MOUNT VERNON — A fire investigator with the power to conduct criminal arson investigations, arrest suspects and summon witnesses, even in moderately-sized cities, is not unusual.
Mount Vernon Fire Chief Chris Menapace said the practice is “very common” and it streamlines the investigative process, which now involves turning it over to a police detective.
A check of some other cities supports Menapace’s contention.
Mansfield, Zanesville and Coshocton all have investigators on staff who have the authority to conduct criminal arson investigations, arrest suspects, summon witnesses and carry a weapon.
Newark Fire Department lists a fire marshal/arson investigator with a staff, but the department did not return a call inquiring about the unit.
Closest to Mount Vernon in size, Coshocton (population about 11,200) has a fire prevention officer and arson investigator rolled into one, said Capt. Dexter Conkle. He said the investigator is an auxiliary member of the Coshocton County Sheriff’s Department, so he has the certification to carry a firearm, but he is a paid member of the fire department.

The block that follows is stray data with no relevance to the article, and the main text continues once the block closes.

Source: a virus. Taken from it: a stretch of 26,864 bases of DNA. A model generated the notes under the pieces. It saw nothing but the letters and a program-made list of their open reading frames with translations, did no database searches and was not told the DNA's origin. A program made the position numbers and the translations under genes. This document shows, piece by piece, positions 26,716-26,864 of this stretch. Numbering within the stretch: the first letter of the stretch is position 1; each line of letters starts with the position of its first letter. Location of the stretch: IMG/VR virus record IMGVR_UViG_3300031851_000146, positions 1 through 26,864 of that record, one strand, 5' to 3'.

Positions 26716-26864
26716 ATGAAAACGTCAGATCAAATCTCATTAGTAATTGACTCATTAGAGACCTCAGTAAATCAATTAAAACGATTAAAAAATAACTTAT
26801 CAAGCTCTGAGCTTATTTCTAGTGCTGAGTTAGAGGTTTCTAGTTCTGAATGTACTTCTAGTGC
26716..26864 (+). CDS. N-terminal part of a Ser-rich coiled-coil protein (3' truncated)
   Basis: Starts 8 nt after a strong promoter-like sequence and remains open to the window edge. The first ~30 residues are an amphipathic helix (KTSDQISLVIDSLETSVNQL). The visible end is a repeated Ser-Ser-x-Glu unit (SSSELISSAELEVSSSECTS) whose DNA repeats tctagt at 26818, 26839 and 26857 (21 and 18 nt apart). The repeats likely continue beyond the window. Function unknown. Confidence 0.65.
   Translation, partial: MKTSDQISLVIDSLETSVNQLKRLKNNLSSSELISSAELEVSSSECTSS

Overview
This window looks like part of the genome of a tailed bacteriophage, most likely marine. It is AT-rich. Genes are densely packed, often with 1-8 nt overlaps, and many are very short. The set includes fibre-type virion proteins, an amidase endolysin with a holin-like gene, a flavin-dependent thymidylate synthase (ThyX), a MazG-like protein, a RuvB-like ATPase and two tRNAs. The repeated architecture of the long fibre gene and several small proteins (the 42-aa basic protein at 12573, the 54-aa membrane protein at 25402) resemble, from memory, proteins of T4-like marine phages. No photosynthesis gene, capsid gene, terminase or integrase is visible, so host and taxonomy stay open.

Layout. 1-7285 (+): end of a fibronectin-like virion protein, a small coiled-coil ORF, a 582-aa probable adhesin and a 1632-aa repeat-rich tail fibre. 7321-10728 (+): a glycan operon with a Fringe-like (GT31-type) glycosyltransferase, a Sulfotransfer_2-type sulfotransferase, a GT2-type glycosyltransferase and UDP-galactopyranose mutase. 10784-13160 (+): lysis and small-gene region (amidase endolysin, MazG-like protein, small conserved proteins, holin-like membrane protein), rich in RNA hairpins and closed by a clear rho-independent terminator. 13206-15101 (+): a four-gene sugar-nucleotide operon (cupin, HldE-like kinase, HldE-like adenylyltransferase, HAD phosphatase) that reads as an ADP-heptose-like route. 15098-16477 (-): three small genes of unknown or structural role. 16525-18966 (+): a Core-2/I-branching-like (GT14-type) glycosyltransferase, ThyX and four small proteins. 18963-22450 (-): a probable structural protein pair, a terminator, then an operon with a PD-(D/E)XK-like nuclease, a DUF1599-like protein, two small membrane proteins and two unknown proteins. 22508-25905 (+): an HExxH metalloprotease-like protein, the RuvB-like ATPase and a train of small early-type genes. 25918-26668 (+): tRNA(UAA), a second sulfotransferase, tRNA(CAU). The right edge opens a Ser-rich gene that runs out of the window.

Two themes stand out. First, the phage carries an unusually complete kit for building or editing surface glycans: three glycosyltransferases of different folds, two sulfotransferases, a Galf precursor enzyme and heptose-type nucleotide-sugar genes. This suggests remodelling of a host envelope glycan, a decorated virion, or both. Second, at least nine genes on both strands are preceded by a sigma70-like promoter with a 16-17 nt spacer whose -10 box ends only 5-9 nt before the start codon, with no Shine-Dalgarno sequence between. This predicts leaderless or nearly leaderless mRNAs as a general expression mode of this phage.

“We do our own arson investigations,” Conkle said, “Although the Sheriff’s Office is still involved.”
(The Coshocton County Sheriff’s Office is also the police department for the city of Coshocton.)
“The fire chief has the power to arrest someone for arson,” Conkle added. “Having another person with arresting power takes some of the work load off the chief.
“So far it has worked well for us.”
Zanesville also has an office in the fire department that combines prevention and investigations. Assistant Chief Kevin Thomas, who heads that office, said, “We can now run an investigation clear through to the prosecuting attorney. We used to only have clerk of court power and did not have arrest powers. Now we have officers who have gone through the training and can carry weapons.